This non-stop action adventure is based on The Flypaper Press comic book.
Chow Yun-Fat is the "Monk with No Name" who protects an ancient scroll. Anyone who possesses and recites the scroll can harness unlimited power, utilizing it for either good or evil. The scroll-keeper has the advantage of not aging and not being able to be physically harmed. The Monk has been on the run from would be rulers of the universe for 60 years when he finally runs into a potential new scroll-keeper as promised by prophecies while at the same time being chased by a group of neo-Nazis.
Seann William Scott is Kar, a street kid who has a flair for kung fu, which he picked up by endlessly watching and emulating Asian films at the theater where he lives and works as the projectionist. He has even more of flair as pick pocket and The Monk runs into him while both are on the run.
The Monk is able to defy gravity, move fast enough that he seems to predict his opponent's moves at every turn and dodge bullets. Troy Liddell also choreographs some parts of fight scenes more traditionally, with Yun-Fat performing something very similar to aikido - he primarily yields instead of blocking or countering and uses his opponent's moves against themselves.
Fun, lighthearted and entertaining at every turn – one for the whole family to enjoy – more than once.
Strucker: You may be good but you’re not bulletproof.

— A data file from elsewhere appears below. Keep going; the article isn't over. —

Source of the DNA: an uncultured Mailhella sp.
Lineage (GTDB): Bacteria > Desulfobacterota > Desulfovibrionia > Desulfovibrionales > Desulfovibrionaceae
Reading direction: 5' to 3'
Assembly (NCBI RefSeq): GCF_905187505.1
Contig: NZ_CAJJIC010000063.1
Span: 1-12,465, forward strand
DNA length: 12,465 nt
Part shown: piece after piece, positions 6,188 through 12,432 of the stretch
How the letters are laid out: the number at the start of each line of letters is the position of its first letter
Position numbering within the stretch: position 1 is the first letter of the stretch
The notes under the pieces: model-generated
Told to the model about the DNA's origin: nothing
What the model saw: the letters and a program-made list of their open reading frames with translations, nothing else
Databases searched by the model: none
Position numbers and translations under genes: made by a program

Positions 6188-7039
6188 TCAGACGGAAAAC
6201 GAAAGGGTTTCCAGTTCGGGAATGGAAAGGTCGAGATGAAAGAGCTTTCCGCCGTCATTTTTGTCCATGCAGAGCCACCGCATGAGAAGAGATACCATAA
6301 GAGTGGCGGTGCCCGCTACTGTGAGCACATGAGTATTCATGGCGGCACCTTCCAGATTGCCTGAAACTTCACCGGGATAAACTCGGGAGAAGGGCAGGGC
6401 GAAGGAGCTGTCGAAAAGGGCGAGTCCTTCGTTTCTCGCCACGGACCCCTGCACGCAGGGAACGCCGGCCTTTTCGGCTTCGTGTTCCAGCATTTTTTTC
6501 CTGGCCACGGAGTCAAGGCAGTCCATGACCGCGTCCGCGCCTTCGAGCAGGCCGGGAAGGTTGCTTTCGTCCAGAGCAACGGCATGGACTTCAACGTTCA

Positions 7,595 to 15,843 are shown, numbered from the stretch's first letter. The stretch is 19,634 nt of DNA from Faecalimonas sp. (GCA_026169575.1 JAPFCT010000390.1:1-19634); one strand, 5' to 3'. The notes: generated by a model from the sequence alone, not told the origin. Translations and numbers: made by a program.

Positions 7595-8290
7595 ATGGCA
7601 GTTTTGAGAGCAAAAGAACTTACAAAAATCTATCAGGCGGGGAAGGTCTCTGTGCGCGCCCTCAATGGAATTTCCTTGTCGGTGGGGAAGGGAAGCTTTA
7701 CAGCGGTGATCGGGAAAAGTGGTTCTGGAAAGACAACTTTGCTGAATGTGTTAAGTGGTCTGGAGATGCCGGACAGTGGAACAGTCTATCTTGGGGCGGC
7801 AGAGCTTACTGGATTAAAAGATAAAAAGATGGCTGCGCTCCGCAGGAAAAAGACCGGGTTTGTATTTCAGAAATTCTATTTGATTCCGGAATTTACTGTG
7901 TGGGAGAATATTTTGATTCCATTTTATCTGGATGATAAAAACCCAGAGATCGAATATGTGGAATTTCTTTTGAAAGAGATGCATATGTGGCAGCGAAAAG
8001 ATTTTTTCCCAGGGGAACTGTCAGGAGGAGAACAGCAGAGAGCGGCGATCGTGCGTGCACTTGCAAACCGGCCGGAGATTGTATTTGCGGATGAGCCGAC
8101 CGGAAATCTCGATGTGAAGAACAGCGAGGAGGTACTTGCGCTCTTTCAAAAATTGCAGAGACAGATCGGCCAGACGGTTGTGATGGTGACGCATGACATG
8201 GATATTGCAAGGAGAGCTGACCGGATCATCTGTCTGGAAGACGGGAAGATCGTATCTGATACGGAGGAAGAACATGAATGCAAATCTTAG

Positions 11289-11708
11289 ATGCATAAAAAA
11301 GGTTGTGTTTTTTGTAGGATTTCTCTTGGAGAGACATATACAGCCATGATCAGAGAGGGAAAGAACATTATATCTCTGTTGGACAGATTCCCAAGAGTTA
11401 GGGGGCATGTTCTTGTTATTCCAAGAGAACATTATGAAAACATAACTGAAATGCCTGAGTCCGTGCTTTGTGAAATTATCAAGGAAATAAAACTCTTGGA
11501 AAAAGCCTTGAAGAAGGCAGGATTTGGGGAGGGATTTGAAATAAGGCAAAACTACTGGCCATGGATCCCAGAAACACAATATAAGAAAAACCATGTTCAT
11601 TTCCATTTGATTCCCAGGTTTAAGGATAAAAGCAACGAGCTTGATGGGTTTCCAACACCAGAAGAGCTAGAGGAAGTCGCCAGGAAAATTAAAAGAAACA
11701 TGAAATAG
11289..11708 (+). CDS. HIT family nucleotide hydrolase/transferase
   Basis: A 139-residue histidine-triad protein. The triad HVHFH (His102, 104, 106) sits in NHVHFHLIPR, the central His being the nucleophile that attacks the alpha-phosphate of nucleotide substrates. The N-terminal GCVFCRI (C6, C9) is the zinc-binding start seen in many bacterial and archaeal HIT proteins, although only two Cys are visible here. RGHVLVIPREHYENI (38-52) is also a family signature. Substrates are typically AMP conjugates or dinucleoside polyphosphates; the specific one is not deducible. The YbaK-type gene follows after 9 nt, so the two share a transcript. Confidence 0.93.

The Nameless Monk: Every man’s life concerns every other man, especially if he is on the noble path to true enlightenment.
The Nameless Monk: He will defeat an army of enemies while a flock of cranes circles above.
Mr. Kojima: You have two choices Kar, you can sit on your but and do nothing or fly like a phoenix from the ashes of your pathetic life.
The Nameless Monk: An enlightened man would offer a humble traveler shelter for the night and share a quiet conversation over a bowl of coco puffs.
The Nameless Monk: Why do hot dogs come in packages of 10 while hot dog buns come in packages of 8?
The Nameless Monk: It’s not about anger, it’s about peace, it’s not about power it’s about grace, it’s not about knowing your enemy, it’s about knowing yourself.
GOOFS AND BLUNDERS
While Monk and Kar are on the boat at night, the Toronto, Ontario, Canada CN Tower is visible in the background.
When Jade opens her hand to reveal the bullet she caught, it is a shell casing, not a bullet.
It has a life and style that other buddy action movies lack. Reviewed by Mick LaSalle of The San Francisco Chronicle.
Too much seriousness can be fatal to a picture like this one, since it impedes the efficient delivery of dumb laughter and easy thrills. Reviewed by: Dana Stevens of The New York Times.
The fight scenes in Bulletproof Monk are not as inventive as some I've seen (although the opening fight on a rope bridge is so well done that it raises expectations it cannot fulfill). Reviewed by: Roger Ebert of The Chicago Sun-Times.
The story's entire foundation is based upon a plot hole so gargantuan that anyone not suffering a brain cramp will identify it at once. Reviewed by: James Berardinelli of Reel Views.
A plot so preposterous it could only have emerged from the underground comic world. Reviewed by: Liam Lacey of The Globe and Mail (Toronto).
Parents need to know that this movie is very violent, though not as graphic as many PG-13s. Characters are killed, including one who is impaled. There is brief strong language. There are some sexual references, though it is very clear that the "bad girl" is, as far as sex goes, a "good girl." Reviewed by: Common Sense Media.